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If it happens, ending the electoral college will become as fixed and zealous a Democratic credo as abortion on demand. They’re already 80 percent of the way towards making it party orthodoxy after 2000 and 2016. To lose twice in a row to a character like Trump despite winning more overall votes would convert it into bedrock liberal dogma.
How does Trump lose by five million votes and win a second term? Simple, argues analyst Dave Wasserman. Although the country is changing demographically in ways that benefit Democrats electorally, those changes happen to be concentrated in states that are either already safely blue or so safely red — for the moment — that there’s little chance of flipping them in 2020. The two obvious examples are California and Texas. The Democratic nominee’s going to run up the score in Cali next fall, winning the state by many millions of votes (particularly, perhaps, if state native Kamala Harris is the nominee). And Democrats are likely to make gains in Texas as the electorate there turns more Latino, further padding the nominee’s national popular-vote total. But unless there are enough gains to actually turn Texas blue, which is unlikely, so what? Dems will enjoy a windfall of popular votes in both states and it won’t matter a lick in terms of electoral votes.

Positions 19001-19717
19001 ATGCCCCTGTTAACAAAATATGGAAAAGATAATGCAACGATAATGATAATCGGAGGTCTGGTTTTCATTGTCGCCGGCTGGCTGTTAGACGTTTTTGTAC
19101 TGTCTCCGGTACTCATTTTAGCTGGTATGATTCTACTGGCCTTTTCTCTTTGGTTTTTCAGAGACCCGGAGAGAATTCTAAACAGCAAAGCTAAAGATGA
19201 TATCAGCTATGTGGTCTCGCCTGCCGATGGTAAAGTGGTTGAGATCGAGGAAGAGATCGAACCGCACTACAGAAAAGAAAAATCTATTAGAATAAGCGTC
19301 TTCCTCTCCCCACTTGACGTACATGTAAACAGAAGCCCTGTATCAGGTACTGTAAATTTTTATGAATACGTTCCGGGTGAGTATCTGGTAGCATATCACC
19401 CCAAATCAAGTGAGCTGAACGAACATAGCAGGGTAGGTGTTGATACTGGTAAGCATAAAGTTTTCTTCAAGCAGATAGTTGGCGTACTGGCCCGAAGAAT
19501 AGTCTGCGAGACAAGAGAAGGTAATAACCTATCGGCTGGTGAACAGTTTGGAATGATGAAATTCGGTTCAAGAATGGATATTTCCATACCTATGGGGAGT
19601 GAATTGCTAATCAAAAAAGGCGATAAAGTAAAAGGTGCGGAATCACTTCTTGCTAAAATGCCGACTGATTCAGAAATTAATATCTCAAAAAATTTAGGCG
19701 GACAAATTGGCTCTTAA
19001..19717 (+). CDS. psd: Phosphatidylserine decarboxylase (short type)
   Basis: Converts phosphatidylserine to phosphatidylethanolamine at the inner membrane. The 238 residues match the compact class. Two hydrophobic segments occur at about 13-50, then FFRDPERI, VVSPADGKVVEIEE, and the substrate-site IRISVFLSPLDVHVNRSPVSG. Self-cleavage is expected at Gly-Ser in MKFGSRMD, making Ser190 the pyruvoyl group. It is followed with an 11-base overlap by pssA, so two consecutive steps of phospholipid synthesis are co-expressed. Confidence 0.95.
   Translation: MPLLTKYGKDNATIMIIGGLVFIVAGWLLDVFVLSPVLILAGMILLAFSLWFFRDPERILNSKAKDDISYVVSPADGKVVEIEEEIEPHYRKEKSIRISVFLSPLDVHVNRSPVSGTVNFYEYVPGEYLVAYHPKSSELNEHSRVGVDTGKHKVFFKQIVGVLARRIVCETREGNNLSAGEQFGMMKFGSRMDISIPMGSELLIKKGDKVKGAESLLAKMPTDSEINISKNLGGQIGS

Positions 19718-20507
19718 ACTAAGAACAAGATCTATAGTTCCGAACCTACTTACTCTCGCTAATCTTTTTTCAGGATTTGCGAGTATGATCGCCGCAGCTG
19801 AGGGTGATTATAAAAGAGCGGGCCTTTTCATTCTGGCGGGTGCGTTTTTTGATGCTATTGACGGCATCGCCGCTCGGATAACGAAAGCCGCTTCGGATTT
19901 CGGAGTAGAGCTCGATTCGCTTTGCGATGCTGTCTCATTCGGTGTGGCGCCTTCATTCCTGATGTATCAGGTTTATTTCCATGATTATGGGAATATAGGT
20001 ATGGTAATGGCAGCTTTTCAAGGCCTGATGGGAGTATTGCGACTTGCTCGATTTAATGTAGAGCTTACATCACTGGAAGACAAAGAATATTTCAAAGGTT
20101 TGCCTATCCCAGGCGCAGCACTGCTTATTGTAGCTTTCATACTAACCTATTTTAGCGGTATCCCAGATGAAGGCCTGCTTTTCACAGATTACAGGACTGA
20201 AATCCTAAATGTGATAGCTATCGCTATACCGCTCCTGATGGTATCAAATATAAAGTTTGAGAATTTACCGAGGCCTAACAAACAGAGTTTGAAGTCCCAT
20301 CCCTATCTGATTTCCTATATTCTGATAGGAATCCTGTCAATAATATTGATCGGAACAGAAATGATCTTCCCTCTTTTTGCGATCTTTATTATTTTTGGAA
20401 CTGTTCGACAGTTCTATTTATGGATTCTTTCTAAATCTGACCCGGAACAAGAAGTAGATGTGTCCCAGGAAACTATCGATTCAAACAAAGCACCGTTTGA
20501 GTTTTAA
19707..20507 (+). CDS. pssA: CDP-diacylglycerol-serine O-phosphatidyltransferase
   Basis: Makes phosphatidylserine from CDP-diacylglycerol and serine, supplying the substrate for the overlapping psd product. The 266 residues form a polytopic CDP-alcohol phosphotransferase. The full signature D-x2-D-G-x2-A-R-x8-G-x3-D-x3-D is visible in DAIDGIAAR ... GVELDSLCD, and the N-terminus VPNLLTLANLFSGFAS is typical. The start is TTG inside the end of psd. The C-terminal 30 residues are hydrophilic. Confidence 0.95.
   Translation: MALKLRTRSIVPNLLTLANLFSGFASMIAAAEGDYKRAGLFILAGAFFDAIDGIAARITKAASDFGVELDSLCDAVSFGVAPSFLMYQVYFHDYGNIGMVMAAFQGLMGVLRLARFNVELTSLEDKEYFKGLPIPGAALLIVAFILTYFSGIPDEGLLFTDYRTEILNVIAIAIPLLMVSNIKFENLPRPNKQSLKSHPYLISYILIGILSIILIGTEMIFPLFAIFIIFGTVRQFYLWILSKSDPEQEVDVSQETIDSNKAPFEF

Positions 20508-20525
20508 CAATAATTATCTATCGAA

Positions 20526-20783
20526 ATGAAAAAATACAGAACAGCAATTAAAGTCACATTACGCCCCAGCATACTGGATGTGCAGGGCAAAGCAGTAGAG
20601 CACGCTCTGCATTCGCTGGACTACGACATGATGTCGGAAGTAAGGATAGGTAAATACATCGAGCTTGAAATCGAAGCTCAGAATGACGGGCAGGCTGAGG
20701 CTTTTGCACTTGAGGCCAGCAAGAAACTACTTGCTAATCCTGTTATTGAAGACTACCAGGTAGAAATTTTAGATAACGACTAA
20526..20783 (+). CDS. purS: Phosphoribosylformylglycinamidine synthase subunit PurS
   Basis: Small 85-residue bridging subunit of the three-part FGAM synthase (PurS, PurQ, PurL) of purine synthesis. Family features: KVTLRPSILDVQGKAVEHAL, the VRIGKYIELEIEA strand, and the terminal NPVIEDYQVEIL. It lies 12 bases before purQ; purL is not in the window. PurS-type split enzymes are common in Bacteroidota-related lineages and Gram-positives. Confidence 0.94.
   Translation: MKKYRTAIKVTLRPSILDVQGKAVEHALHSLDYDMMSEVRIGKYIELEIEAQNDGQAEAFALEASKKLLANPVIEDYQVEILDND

Where they need gains, of course, is in the Rust Belt. But there’s cause for pessimism, says Wasserman:
Democrats’ potential inefficiencies aren’t limited to California and Texas: The list of the nation’s top 15 fastest-diversifying states also includes the sizable yet safely blue states of New York, New Jersey, Massachusetts, Maryland, Washington and Oregon.
Meanwhile, demographic transformation isn’t nearly as rapid in the narrow band of states that are best-positioned to decide the Electoral College — a factor that seriously aids Trump.
There have been lots of lame and half-baked takes about the Democrats "blowing it" or "moving too far left", but this is the best empirical case I've seen that the voters most likely to tip the electoral scales are quite conservative on immigration. https://t.co/5B9RrwBF2L
— Chris Hayes (@chrislhayes) July 19, 2019
Basically, I think Clinton 2016 was probably close (maybe not exactly *at*) the local minimum for D's. So a coalition that *either* "turned back the clock" (Biden?) *or* turboboosted demographic change (Harris/Castro?) could be better than Clinton 16, which was stuck in between. pic.twitter.com/yWkWsLCjYt
— Nate Silver (@NateSilver538) July 20, 2019
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